Renew Your Mind

ReTread.jpg
 

Every morning, without fall, you’ll see me with a piece of paper where the folds are like well traveled paths. It’s been well over seven months of mornings that I have read this paper, and the habit hasn’t gotten old. Daily reading of my positive personal declarations has been life changing. That’s a good thing, because before that I was literally paralyzed in my ability to make and maintain friendships, among other things. 

I was at a conference and remember seeing a group of girls hug one another. It was clear they’ve been friends for years. Inside jokes were rampant and laughs were tossed frivolously at each other. I was jealous. Once I entered into the workforce, I struggled to reach out to people. Crippling thoughts plagued me.

 

They won’t like you. You have nothing in common. You’ll do something to hurt them and they won’t forgive you. You are just a bad friend. Don’t try.

 

And so I didn’t. For years… for a decade. Really. I didn’t have friends, thought I was too different and incapable. It doesn’t stop there - my negative thought patterns inhibited me at work too. 

I recall a conversation with my boss. “I understand my value as a project manager, but I don’t see the value of me as a photographer. I’m not worth it. Why would you even pay me?” Towards the end I was crying. I was so certain that I didn’t have the skills needed to elevate their brand with photography. Outside of employment, collaborators would knock and I would agree then cancel shoots because I was scared to fail. Leads would come in and I would pass them along, afraid I’d fall short.

  

Our thoughts shape our future. We can either be led by our thoughts, or we can lead them.

 

I wish we had a different nature, one that’s not hard-wired for negativity, or “negativity bias” as scholars label it. While there’s no shortage of research of why humans have this tendency and how to counterbalance it - I’d like to share the way I’ve combatted it: Personal Declarations.

 

 Do not conform to the pattern of this world, but be transformed by the renewing of your mind. Then you will be able to test and approve what God's will is--his good, pleasing and perfect will. Romans 12:2

 

Taking a cue from Romans 12:2, I start each day with filling my mind with truths that oppose the natural negative pattern of this world. With my paper unfolded, I speak aloud the sentences written in green ink:

 

 I am who I am, and that’s who I’m meant to be.

Christ’s strength is made perfect in my weakness.

 The Holy Spirit within me is able to pull off whatever I’ve been called to do.

I’m inseparable from Christ’s love.

  

Your positive statements will look different, as they should - because they reflect your personal fears, insecurities.

 In the 7 or so months I’ve been practicing Personal Declarations, I’ve become more aware of my negative thoughts. When they start sneaking in, I now have memorized statements to immediately replace them. Before I was at my negativity’s mercy - driven to wherever it’s whims took me. Now, I continually push forward, past previous roadblocks into unknown potential of friends and craft.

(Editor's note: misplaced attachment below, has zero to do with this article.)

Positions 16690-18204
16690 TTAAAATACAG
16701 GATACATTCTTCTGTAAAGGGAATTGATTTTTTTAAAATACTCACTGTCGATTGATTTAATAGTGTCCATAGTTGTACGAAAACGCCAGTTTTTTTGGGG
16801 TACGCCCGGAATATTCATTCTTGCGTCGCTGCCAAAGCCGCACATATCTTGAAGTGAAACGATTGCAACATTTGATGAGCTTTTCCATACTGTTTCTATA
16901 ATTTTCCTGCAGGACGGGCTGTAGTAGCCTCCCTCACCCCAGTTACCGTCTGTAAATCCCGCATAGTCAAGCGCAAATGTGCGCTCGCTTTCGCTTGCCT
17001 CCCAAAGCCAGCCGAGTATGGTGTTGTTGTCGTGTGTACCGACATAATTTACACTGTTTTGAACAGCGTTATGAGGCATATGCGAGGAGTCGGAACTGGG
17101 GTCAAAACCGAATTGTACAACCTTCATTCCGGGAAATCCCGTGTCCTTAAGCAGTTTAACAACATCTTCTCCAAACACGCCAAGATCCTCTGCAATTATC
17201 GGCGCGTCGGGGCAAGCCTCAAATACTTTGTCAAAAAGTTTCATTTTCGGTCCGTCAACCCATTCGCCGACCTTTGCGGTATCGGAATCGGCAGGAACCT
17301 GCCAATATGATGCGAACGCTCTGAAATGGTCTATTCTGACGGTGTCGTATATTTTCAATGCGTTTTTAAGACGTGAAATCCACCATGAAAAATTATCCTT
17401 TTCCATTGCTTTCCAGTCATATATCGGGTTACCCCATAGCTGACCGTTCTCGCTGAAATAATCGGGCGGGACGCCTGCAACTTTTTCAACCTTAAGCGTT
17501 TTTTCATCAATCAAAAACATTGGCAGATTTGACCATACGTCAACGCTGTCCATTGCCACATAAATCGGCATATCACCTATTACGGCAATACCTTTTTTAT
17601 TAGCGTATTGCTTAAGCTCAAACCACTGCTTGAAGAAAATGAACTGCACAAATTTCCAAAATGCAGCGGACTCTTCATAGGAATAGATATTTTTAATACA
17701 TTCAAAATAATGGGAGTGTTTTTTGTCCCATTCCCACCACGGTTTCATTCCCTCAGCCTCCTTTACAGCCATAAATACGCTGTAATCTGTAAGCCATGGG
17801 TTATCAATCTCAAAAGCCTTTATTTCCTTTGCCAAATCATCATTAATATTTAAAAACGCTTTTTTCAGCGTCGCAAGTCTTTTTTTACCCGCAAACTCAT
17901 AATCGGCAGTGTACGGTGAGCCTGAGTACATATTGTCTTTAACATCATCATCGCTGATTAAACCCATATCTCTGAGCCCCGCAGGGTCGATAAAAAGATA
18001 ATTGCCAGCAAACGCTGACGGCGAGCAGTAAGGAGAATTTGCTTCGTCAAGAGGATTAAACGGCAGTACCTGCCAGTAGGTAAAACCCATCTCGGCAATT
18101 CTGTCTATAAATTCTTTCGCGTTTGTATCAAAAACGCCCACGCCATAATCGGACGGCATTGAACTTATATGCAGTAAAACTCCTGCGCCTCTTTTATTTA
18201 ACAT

Case in point, my iceberg papercraft.

Iceberg-FocusLab@2x.jpg

Generally it takes me 6-8 hours from sketch to final image to create a papercraft image. However, this simple iceberg image took around took 20+ hours. In past cases I’ve found an executable direction within the first 2-3 iterations, this time it took 5. By the time I landed on the final style, I was fatigued and mentally drained. Feeling guilty that it took longer than expected, questioning my skill, struggling with staying emotionally afloat - I broke and cried, sharing with my husband that I feel like a failure. “But I’m not,” I said immediately after, “I can do this. I will do this.” I cleaned my desk of all the failed iterations and started a fresh.

The failure didn’t stop. It continued to be a slow trudge forward, because math. Angles, barf. After each failed step, I would repeat one of my personal declarations, and try again.

 

Soon I was out of paper. Literally.

 

The temptation to throw in the towel came back full force. NO, I can do this, I thought. Repeating personal declarations I reviewed the scraps of paper and failed triangles. How can I salvage this?  

 

By never allowing myself to follow the slow decline into negativity, I was able to push past these obstacles that would have previously ended progress.  

 

I know this can work for you too. Name your fears, don’t ignore them. Label your insecurities, don’t look the other way. Then boldly declare, daily, the truth in direct opposition to them. It’s hard. Tiring, at first. It will get easier, all the while transforming you from the inside out.

 
Mindalicja colon